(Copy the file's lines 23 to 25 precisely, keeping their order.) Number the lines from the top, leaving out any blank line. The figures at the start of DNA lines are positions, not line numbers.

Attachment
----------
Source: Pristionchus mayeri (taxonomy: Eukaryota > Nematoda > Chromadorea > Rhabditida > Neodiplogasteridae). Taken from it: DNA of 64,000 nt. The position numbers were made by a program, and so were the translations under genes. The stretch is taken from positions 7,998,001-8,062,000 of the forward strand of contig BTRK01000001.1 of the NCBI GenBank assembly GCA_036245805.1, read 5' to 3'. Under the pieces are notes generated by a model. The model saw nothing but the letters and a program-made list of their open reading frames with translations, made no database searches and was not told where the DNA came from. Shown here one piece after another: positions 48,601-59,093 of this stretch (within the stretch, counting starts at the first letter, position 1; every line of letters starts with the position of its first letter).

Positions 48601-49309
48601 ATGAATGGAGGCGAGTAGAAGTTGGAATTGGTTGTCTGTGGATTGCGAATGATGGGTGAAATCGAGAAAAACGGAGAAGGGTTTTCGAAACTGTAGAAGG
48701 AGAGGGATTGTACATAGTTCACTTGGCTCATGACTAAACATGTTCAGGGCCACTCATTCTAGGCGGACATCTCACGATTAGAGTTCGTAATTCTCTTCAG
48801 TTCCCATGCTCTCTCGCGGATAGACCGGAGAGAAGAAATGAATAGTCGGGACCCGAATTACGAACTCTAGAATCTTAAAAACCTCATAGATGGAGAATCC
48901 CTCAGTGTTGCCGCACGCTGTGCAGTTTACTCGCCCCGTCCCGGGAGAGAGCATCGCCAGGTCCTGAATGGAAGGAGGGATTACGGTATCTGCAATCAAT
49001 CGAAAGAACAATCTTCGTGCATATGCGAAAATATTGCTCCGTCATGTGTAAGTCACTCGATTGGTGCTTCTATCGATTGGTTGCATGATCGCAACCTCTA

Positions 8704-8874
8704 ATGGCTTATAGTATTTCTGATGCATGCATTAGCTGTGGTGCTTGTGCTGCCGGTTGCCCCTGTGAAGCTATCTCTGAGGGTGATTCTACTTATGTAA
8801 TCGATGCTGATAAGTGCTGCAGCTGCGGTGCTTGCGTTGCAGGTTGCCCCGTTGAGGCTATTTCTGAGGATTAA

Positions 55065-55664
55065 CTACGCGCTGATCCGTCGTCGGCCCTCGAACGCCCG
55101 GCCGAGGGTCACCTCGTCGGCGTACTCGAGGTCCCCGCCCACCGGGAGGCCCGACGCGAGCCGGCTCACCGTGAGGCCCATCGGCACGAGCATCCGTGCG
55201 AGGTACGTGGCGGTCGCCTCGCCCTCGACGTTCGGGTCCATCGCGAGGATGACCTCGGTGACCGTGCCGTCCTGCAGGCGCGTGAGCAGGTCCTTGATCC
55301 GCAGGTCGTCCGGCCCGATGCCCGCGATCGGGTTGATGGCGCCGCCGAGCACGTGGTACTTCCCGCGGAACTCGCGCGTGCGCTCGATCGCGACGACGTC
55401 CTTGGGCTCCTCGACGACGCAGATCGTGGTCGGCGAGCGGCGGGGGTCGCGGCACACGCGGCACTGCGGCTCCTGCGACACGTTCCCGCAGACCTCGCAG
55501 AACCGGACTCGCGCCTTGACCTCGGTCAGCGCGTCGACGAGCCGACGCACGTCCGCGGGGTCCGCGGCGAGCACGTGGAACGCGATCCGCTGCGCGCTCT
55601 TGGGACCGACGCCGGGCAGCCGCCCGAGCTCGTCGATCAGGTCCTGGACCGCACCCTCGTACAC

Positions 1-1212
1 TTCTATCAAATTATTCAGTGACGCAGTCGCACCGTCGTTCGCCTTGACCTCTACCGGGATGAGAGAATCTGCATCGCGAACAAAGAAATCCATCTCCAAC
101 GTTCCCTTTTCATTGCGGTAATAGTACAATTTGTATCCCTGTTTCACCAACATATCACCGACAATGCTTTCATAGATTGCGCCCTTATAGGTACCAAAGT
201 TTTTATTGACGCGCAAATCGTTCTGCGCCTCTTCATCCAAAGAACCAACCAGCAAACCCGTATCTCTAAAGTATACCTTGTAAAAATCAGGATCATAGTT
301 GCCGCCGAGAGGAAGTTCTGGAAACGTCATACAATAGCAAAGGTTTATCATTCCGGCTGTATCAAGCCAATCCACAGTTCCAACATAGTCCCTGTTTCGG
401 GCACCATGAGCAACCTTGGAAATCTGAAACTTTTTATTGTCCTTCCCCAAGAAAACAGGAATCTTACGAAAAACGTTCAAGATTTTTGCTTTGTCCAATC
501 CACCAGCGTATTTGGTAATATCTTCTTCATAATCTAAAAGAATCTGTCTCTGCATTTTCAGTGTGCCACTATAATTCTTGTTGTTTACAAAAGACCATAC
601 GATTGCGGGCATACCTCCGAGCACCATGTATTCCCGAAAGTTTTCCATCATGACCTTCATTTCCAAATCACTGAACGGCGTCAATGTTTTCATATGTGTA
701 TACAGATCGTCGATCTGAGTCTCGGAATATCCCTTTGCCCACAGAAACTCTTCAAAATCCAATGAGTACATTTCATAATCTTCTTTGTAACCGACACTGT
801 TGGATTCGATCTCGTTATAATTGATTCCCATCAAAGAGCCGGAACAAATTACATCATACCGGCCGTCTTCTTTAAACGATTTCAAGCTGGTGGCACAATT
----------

301 GCCGCCGAGAGGAAGTTCTGGAAACGTCATACAATAGCAAAGGTTTATCATTCCGGCTGTATCAAGCCAATCCACAGTTCCAACATAGTCCCTGTTTCGG
401 GCACCATGAGCAACCTTGGAAATCTGAAACTTTTTATTGTCCTTCCCCAAGAAAACAGGAATCTTACGAAAAACGTTCAAGATTTTTGCTTTGTCCAATC
501 CACCAGCGTATTTGGTAATATCTTCTTCATAATCTAAAAGAATCTGTCTCTGCATTTTCAGTGTGCCACTATAATTCTTGTTGTTTACAAAAGACCATAC